Dr Helen Wallace, director of GeneWatch UK, writes in Public Servant magazine about ACPO’s stance on the DNA database:
In March, the Commons committee scrutinising the bill heard its first evidence from expert witnesses, including the Association of Chief Police Officers and GeneWatch UK.
The Times reports of chief constable Sims’ claim that 1,000 crimes a year would not be solved as a result of the bill, but it does not report the detailed examination of these claims by the committee.
GeneWatch disputes the police figures, which are exaggerated because they are based on a false assumption that innocent people are as likely to commit future offences as people convicted of serious or multiple offences: in fact about eight out of ten offences are committed by a small number of repeat offenders. As chief constable Sims made clear in evidence, they are also estimates of database matches not convictions. Only about a quarter of DNA matches lead to convictions.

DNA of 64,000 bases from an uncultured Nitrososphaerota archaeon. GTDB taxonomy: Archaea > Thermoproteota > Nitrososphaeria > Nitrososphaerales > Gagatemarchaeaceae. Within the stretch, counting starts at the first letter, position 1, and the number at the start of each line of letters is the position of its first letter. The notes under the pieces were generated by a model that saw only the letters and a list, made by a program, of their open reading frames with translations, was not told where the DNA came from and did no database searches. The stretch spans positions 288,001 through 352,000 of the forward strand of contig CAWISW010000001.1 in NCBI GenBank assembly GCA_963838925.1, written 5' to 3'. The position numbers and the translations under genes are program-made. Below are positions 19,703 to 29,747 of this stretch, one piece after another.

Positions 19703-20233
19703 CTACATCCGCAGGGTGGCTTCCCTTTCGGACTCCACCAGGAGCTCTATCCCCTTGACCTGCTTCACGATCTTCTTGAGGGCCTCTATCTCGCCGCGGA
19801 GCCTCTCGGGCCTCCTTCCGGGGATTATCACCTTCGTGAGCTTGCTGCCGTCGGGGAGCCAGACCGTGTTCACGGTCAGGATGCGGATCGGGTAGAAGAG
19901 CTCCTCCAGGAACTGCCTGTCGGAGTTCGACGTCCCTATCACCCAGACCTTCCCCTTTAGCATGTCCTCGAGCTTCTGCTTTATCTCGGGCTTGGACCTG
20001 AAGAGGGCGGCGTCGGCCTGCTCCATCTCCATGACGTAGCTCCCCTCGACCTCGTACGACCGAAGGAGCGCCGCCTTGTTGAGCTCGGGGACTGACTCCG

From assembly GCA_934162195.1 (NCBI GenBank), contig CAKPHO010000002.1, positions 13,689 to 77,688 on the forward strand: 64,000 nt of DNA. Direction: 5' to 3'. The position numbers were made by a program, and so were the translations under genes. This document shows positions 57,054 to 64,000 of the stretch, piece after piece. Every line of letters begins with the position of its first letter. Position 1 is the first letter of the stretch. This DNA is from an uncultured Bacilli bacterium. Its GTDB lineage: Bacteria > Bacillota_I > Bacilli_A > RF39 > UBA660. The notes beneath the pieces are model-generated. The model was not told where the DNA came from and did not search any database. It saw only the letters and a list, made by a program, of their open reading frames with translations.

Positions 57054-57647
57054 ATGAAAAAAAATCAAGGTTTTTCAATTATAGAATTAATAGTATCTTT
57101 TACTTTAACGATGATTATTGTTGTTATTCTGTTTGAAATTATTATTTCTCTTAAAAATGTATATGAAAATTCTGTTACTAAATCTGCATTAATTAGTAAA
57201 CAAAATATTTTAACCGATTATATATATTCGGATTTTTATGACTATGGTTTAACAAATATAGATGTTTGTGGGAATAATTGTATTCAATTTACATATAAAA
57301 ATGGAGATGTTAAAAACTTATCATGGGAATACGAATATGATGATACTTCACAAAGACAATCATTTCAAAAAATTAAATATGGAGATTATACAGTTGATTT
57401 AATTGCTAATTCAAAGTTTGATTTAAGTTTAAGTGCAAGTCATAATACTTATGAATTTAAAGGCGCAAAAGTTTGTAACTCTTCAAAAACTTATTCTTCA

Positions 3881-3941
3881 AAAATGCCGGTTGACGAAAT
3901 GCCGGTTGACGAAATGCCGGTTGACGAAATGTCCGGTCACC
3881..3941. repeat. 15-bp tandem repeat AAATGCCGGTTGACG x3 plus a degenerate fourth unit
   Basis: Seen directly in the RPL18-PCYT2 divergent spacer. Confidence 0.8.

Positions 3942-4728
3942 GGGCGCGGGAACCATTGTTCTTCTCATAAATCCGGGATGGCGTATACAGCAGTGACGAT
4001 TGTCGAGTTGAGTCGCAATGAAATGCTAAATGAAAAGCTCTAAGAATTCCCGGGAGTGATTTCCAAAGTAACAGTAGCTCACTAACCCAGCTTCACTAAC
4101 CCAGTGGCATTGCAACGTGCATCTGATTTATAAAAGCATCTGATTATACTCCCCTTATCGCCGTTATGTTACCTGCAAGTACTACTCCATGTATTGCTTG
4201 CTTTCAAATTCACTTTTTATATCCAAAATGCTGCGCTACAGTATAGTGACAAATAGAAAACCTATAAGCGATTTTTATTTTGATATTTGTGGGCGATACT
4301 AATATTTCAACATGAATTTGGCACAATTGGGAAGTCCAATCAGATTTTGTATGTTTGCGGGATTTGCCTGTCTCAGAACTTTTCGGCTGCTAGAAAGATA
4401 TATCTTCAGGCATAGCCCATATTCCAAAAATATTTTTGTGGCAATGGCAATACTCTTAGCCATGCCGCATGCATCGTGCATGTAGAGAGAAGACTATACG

In contrast, our analysis suggests that perhaps as few as a dozen crimes a year are likely to have delayed or lost convictions as a result of the new law. These are not murders and rapes but volume crimes such as thefts and burglaries. Less than one per cent of crimes involving a DNA match are rapes and most rapes involve disputes about consent that cannot be resolved using DNA. Most of the small number of volume crime convictions affected by the bill would be delayed not lost because the DNA match would be made later if someone who is taken off the database is later rearrested. Their DNA would then be taken again and rechecked against all past crime scene DNA profiles stored on the database.